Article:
The fallen giant Yahoo is not planning to make a search comeback

With just under four percent of the global market share, the former search pioneer “Yahoo” is still in the game. However, for several years its search technology has been provided by Microsoft, and since the portal was sold in 2016 to the US telecommunications company Verizon, a return to a separate search business is no longer on the agenda for the company founded in 1994, although the service is still quite popular in Japan.

Similarly, even the small search engine “” is still in business, and is holding onto a stable market share of around four percent, at least in the US. Ask started in 1996 with their own search technology, however, around 15 years ago, it morphed into a social question-and-answer portal that attracts a relatively stable core audience, though this never got past the beta version in Germany.

The real challengers for Google are in the Far East

You have to look all the way to Asia to find a potential challenger for Google: China has developed into a search engine market of its own with a similar economic potential to that of the West. However, under the conditions of national censorship, it operates according to its own rules, and Western corporations are systematically denied access. But companies like Baidu or Tencent are in no way inferior to Silicon Valley in terms of technology. The race between the USA and China in the fields of artificial intelligence and quantum computing will also be trendsetting for the global search market.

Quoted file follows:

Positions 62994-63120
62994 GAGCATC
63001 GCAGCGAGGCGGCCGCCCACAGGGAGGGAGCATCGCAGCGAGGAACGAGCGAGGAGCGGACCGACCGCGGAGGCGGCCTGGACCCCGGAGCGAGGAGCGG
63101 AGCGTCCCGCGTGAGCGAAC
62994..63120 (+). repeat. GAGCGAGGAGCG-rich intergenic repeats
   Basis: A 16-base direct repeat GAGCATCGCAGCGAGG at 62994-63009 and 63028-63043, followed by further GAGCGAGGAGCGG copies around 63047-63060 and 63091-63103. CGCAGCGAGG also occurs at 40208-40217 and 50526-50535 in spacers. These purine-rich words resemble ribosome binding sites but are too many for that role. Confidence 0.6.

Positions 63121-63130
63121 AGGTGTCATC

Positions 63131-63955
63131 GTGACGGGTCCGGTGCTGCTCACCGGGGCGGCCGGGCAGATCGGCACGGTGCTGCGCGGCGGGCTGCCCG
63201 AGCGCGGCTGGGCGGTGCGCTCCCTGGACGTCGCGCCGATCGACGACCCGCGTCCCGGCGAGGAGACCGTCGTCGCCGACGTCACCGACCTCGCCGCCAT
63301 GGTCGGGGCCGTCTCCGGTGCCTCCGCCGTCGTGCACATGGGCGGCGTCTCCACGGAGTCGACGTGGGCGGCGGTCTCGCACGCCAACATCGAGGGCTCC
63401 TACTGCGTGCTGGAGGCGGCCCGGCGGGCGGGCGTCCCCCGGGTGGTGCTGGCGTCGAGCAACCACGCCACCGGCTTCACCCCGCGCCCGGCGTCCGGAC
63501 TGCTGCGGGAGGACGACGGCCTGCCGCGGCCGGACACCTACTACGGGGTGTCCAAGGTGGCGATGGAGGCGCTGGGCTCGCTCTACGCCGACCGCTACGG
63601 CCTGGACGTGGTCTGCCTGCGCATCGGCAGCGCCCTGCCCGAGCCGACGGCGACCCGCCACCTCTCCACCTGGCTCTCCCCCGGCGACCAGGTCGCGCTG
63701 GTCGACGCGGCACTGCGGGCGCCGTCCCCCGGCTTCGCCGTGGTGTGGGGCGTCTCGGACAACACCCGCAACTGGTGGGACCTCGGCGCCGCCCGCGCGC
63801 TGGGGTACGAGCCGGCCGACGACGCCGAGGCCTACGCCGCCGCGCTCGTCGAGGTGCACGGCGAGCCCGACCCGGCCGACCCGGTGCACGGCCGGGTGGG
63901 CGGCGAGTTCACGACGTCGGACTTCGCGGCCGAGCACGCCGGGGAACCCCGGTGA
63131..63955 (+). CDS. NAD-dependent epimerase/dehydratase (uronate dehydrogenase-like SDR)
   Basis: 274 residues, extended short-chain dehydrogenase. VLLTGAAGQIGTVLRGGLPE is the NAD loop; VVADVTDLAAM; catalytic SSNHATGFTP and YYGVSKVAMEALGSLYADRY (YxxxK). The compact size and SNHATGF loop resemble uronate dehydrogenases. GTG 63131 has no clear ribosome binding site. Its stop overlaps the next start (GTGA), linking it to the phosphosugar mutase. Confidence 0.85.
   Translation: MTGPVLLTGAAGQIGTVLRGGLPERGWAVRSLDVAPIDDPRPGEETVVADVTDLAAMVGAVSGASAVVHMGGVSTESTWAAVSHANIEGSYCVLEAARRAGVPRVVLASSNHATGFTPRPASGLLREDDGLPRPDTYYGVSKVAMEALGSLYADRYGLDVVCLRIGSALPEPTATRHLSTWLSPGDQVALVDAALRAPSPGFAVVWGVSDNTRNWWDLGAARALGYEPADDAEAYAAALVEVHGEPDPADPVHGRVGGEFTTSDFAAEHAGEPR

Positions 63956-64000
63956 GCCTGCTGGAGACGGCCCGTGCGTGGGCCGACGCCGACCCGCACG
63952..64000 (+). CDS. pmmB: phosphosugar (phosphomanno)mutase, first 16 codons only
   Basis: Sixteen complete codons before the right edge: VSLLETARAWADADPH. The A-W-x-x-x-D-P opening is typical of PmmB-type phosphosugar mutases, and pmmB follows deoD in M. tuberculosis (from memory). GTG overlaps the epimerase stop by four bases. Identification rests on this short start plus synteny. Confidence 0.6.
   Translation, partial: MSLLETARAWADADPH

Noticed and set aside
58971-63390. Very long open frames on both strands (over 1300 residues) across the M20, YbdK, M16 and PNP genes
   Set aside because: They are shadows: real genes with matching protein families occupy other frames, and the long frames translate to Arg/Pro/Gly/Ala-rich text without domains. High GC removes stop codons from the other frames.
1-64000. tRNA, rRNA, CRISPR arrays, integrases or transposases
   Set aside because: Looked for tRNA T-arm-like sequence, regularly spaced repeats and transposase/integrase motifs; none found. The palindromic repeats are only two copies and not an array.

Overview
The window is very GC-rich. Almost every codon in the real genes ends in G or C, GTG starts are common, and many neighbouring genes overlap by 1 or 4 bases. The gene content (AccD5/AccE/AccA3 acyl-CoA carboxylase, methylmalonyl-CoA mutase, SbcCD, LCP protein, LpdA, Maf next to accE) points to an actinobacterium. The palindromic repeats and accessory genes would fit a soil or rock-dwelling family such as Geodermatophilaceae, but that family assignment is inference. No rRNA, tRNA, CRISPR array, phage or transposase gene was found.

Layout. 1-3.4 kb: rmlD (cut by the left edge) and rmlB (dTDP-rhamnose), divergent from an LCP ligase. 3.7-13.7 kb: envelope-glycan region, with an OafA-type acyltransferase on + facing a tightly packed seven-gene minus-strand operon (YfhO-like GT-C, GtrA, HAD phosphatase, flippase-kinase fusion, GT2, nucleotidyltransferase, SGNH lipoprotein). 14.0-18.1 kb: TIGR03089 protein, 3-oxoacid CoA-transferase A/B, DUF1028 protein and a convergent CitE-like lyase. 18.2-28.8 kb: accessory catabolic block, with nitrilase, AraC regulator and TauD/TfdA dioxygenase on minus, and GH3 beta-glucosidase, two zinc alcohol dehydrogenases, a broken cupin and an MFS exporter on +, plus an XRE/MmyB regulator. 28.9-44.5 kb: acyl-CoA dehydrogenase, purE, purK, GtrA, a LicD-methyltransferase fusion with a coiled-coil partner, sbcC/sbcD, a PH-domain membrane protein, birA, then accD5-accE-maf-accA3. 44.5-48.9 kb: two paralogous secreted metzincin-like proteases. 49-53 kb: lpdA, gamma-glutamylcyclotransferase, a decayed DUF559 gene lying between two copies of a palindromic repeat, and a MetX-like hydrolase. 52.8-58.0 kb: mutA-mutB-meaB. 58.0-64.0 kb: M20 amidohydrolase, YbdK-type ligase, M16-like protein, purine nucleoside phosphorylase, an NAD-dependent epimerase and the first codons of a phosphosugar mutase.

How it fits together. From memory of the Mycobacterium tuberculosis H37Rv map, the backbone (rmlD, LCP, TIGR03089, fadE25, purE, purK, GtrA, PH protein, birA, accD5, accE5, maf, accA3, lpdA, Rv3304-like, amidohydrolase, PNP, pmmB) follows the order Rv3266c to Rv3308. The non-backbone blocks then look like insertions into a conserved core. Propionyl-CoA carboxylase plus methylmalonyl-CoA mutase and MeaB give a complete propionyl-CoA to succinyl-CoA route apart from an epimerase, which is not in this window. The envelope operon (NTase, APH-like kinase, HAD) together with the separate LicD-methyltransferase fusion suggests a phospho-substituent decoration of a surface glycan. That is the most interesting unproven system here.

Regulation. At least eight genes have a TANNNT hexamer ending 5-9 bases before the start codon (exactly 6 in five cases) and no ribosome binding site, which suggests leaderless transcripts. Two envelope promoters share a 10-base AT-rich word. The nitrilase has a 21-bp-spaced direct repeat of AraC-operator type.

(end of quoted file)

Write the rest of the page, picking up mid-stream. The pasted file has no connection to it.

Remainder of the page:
In 2001: A Space Odyssey, Arthur C. Clarke came very close to predicting the future in one of his laws. He wrote that “Any sufficiently advanced technology is indistinguishable from magic.

In today’s world, in which technological innovation seems to be moving forward at warp speed, the revered science fiction writer seems to be closer to the truth than we might think…

Technology is in the air

In just ten or so short years, technology has gradually become invisible. The cumbersome computers that once took up space on our desks have morphed into tablets and smartphones. Bulky cathode-ray tubes have yielded floor space to flat-screen TVs, that some people even use as works of art. The wires that once connected telephones to the network have disappeared, leaving behind WiFi waves and 4G. Technology is now omnipresent in our daily lives. But it has moved out of sight.

Screens themselves also seem to be disappearing, giving way to connected speakers and voice command technology. We are more surrounded by technology than ever, but let’s face it… we can no longer see it. The ultimate expression of this disappearance is Amazon Go. In reality, there is nothing technological about the customer experience at Amazon’s checkout-free supermarket. You go in, take what you need from the shelves, fill your basket and leave. All the shop’s electronic equipment – sensors, cameras, and of course computers – is hidden behind the scenes, out of customers’ view.